With another huge week in technology down, we take a look back and check out all the biggest news in the sector. To that end, our Week in Review coverage is ready to go, so settle in and let's check out some of the biggest news in an already big week!
First, naturally, was a look at the impact of Hurricane Sandy and what effect it would have on the communications industry. Some lessons have been learned, like the need to establish backup power generation at cell tower sites in a bid to protect areas against complete service outages in the face of disasters like Sandy.
Yet there were still plenty of high points in a week that could have been much worse than it was, despite how bad it already was.
Next, for those who were looking to make an upgrade to Windows 8, there was a review of important other features to have, like the Synaptics Touchpad and customer gesture interface solutions. Since Windows 8 is primarily geared toward touchscreens, it was a good idea to include touchscreen – or at least touchscreen-style interfaces – in the system. Admittedly, the nature of the system itself will have a lot to do with the overall impact of touch technology – many systems simply won't be able to handle the touch interface – but for those that can, making the jump to Windows 8 and including the right hardware to match will be valuable.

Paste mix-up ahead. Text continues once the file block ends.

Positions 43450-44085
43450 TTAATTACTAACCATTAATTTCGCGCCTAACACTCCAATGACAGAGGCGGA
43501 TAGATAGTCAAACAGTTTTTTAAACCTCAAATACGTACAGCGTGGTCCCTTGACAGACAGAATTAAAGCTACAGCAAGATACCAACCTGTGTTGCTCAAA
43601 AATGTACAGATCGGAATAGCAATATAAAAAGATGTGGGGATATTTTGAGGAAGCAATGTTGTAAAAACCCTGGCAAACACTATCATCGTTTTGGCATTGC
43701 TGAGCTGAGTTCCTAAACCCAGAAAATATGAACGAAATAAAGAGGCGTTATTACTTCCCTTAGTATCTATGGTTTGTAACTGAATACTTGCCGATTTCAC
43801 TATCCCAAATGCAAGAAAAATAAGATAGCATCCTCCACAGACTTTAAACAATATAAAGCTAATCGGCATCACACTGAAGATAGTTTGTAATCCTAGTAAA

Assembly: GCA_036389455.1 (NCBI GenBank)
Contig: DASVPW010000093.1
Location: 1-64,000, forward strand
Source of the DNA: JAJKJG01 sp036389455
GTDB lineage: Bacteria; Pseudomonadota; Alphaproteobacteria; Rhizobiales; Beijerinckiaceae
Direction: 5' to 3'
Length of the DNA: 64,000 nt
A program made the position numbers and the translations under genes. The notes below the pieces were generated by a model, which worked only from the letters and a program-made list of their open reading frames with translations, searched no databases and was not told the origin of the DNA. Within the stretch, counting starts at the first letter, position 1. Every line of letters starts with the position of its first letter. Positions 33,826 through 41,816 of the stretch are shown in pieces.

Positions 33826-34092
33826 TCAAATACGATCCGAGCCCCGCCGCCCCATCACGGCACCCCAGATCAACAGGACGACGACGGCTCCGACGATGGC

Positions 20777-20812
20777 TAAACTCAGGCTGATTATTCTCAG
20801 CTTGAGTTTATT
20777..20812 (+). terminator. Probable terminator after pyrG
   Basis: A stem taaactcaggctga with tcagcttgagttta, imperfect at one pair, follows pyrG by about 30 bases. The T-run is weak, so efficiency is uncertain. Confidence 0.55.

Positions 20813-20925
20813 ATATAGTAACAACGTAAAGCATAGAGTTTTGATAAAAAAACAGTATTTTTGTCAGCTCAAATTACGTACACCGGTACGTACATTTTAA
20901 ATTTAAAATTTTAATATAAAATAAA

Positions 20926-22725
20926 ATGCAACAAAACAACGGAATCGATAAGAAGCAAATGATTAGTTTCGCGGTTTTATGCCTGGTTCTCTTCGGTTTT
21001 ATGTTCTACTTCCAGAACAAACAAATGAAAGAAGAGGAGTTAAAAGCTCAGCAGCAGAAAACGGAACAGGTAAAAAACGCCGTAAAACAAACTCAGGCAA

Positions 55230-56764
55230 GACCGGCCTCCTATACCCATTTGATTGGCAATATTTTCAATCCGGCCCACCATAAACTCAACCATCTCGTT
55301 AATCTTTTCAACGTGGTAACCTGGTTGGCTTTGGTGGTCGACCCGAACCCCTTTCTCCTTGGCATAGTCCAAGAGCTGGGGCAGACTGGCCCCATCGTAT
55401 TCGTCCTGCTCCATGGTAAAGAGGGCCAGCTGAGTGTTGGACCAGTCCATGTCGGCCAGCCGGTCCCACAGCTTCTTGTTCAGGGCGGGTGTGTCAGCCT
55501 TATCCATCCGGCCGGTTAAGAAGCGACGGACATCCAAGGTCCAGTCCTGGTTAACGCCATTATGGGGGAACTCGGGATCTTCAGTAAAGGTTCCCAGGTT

Then we took a look at Apple's connection to Intel, and whether or not it would continue. Recent moves on Apple's part – changes in suppliers and manufacturing styles – had suggested to some that the two companies may part ways. But these moves also had other possible motives behind them, so the projection that Apple and Intel may halt their longstanding alliance may be premature.
Apple has indeed been making lots of changes of late, especially in regard to throwing off Samsung as a supplier, but ditching Intel is likely to prove much more a long shot.
Next came the results of a Sandvine Research study that shows what many have suspected all along: as the number of things out there that require bandwidth increases – streaming music, streaming video, online gaming – so too does the average consumer's demand for bandwidth. This posed a lot of possible routes that the evolution of Internet service provision could take, and while some of them looked positive for the consumer, some of them could have been much worse.
Finally, we took a look at the concept of Google Free Zone, a basic mobile phone-based Internet access service geared toward reaching the large swath of people in the developing world. It's starting up in the Philippines with some help from Globe Telecom, and will likely expand outward from there. The service provides access to Google features, especially Gmail and search functions, so for new users just getting started, that should cover most of their needs.
As you can see, it was indeed a major week in technology, with plenty of news to go around. Our global online community is constantly keeping watch for fresh news to bring in, and naturally, every weekend we close things out with our Week in Review.
Be sure to join us back here next week for lots more tech news!